The Sexual Side Effects Of Valium
Valium is a benzodiazepine that can cause low libido and reduced testosterone in both men and women. As a result, people who take Valium may struggle with sexual dysfunction, including erectile dysfunction and vaginal dryness.
First approved by the FDA in 1963, Valium has long since become a household name. Both the brand name medication and its generic formulation, diazepam, are routinely used as prescription drugs to manage anxiety and panic disorders, seizures, muscle spasms and twitches, and alcohol withdrawal symptoms.
However, medical practitioners have become increasingly aware of the potential side effects and the risks associated with Valium use, as well as the drug’s considerable potential for abuse and addiction.
These side effects, risks, and potential health concerns involve numerous areas of the body, brain, and behavior, including effects that may directly influence human sexual desire and sexual or reproductive functions.
Valium & Sexual Dysfunction
While Valium’s effects as an anxiolytic (anti-anxiety drug) can be calming and freeing, potentially facilitating a more positive mental space for a sexual encounter, the drug’s direct effects on the body instead tend to reduce libido and interfere with sexual functions.
More specifically, Valium and other benzodiazepine drugs may:
- lower testosterone levels in men and women
- produce unusually low libido, sexual responsiveness, and sensation
- delay or prevent orgasms
- decrease vaginal lubrication and contribute to pain during intercourse for women
- cause erectile dysfunction, difficulty ejaculating, and other sexual problems in men
While these effects may occur with any use of Valium, long-term use of this habit-forming drug may be particularly damaging to a person’s sex life and sexual health, and is not recommended.
Valium As A Date Rape Drug
Valium is also one of the most commonly encountered drugs in cases of drug-facilitated sexual assaults, or date rape, in the United States.
Diazepam is absorbed in the digestive system and can be crushed into a powder and laced into food or drink in high doses, producing a significant degree of sleepiness, physical and mental impairment, and problems with memory formation (amnesia).
Date rape is considered felony criminal sexual misconduct under United States law, with perpetrators subject to enhanced sentences under the Drug-Induced Rape Prevention and Punishment Act of 1996.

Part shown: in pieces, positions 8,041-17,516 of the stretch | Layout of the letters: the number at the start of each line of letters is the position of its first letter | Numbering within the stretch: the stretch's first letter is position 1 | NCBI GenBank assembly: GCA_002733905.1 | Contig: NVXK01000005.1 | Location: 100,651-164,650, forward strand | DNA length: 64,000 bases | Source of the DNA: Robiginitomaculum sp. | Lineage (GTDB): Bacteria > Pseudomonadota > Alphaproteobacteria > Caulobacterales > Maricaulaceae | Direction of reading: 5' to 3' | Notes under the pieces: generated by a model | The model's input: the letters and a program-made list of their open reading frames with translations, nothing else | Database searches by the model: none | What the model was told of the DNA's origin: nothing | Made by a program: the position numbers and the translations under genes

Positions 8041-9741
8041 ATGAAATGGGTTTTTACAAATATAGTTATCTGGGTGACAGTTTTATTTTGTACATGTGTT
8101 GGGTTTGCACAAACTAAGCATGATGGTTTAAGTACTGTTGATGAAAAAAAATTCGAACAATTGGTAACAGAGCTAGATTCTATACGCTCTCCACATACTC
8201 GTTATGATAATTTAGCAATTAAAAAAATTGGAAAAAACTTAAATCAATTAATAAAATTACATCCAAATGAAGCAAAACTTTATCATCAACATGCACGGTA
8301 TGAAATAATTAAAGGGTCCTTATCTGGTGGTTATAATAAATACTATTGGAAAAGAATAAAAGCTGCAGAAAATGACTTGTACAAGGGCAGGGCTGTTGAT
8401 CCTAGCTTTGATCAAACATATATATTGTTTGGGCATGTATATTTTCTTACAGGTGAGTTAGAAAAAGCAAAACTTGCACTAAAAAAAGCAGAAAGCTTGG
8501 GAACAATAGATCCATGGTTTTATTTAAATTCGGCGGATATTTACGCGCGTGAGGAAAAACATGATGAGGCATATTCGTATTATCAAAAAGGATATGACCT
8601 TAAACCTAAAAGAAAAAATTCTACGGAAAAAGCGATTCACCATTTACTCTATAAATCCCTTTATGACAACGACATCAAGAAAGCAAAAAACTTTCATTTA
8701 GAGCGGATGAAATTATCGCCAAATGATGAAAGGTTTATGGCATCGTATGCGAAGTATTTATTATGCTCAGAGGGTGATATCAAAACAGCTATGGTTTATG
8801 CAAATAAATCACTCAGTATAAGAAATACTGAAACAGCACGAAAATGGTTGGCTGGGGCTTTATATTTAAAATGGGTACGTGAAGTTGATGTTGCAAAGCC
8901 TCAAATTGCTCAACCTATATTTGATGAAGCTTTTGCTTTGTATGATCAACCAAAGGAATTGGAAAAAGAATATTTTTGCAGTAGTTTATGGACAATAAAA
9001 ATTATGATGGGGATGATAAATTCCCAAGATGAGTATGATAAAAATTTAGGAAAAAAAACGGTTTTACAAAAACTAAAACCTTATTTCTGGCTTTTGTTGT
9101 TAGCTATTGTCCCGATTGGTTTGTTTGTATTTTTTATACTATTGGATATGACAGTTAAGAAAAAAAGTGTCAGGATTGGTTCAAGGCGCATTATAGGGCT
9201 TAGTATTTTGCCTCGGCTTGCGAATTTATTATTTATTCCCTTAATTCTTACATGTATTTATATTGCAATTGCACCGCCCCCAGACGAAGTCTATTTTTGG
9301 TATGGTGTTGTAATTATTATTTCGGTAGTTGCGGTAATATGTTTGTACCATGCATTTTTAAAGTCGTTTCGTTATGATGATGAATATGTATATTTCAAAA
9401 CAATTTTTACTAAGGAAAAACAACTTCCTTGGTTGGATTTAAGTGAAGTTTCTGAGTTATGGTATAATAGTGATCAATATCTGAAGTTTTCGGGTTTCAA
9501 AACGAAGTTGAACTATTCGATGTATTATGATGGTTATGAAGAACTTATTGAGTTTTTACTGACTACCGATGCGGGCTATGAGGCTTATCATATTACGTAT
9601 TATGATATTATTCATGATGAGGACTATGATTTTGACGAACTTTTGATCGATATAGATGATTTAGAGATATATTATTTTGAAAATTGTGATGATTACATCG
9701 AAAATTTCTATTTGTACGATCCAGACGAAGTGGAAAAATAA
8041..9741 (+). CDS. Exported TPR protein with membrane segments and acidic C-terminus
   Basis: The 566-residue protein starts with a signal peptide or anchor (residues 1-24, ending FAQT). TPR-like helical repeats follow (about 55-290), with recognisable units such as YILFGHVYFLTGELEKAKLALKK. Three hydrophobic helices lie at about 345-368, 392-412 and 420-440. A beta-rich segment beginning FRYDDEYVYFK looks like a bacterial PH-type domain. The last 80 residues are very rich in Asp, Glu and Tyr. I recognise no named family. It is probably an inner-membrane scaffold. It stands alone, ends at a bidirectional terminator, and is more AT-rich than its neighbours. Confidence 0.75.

Effects Of Valium
Diazepam is a long-acting benzodiazepine with a low to moderate potency. As with other benzos drugs, it works by increasing the effects of gamma aminobutyric acid (GABA) in the central nervous system.
GABA, as an inhibitory neurotransmitter, acts to directly reduce mental and physical activity and tension throughout the body, promoting drowsiness, relaxation, and calm.
While these effects can be beneficial when used for specific medical purposes for limited periods of time, they have also led the drug to be widely abused.
This includes both recreational abuse (as Valium may generate a relaxed and pleasurable intoxication in higher doses) and chronic long-term misuse (commonly associated with severe drug dependence).
Other approved benzodiazepine medications include:
- alprazolam (Xanax)
- lorazepam (Ativan)
- clonazepam (Klonopin)
- chlordiazepoxide (Librium)
- and others
In rare cases, individuals may have a paradoxical reaction to Valium or other benzodiazepines, producing effects that are opposite to those that would normally be expected.
This may involve sudden emotional volatility, excessive movement, and confusion as well as a potential atypical increase in sexual ability, desire, drive, or performance.
The most common side effects of Valium are drowsiness, fatigue, dizziness, blurred vision, and unsteadiness. However, other serious side effects and adverse reactions are also possible, especially when Valium is used in other ways than prescribed.
Let a healthcare provider know right away if you experience any signs of allergic reaction, memory problems, mood swings, hallucinations, confusion, depression, difficulty speaking or moving, tremors, trouble urinating, yellowing eyes or skin, fever, chills, or trouble breathing while using Valium.
Other Precautions For Valium Use
Valium should be used by caution by those with certain muscle diseases, breathing problems, mental health disorders, a history of substance use disorder, glaucoma, liver disease, and kidney disease.
You should also use caution when driving, using machinery, or performing other potentially dangerous tasks until you know how Valium affects you.
Valium interacts with a number of substances including, fluoxetine (a selective serotonin reuptake inhibitor and antidepressant), clozapine (an antipsychotic), orlistat (a weight loss drug), and CNS depressant drugs including sodium oxybate, sleeping medications, muscle relaxants, alcohol, opioids, antihistamines (Benadryl), and others.
Valium should also not be used by those who are pregnant or plan to become pregnant as it may harm an unborn baby. It should also not be used by those who are nursing, as it passes into breast milk with undesirable effects.
Let your healthcare provider know about all the prescription drugs, over-the-counter drugs, and supplements you are using before using Valium.
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- American Family Physician https://www.aafp.org/pubs/afp/issues/2000/1201/p2520.html
- Food and Drug Administration (FDA) https://www.accessdata.fda.gov/drugsatfda_docs/label/2016/013263s094lbl.pdf
- Mayo Clinic https://www.mayoclinic.org/drugs-supplements/diazepam-oral-route/side-effects/drg-20072333
- Revista Internacional de Andrologí https://pubmed.ncbi.nlm.nih.gov/32063496/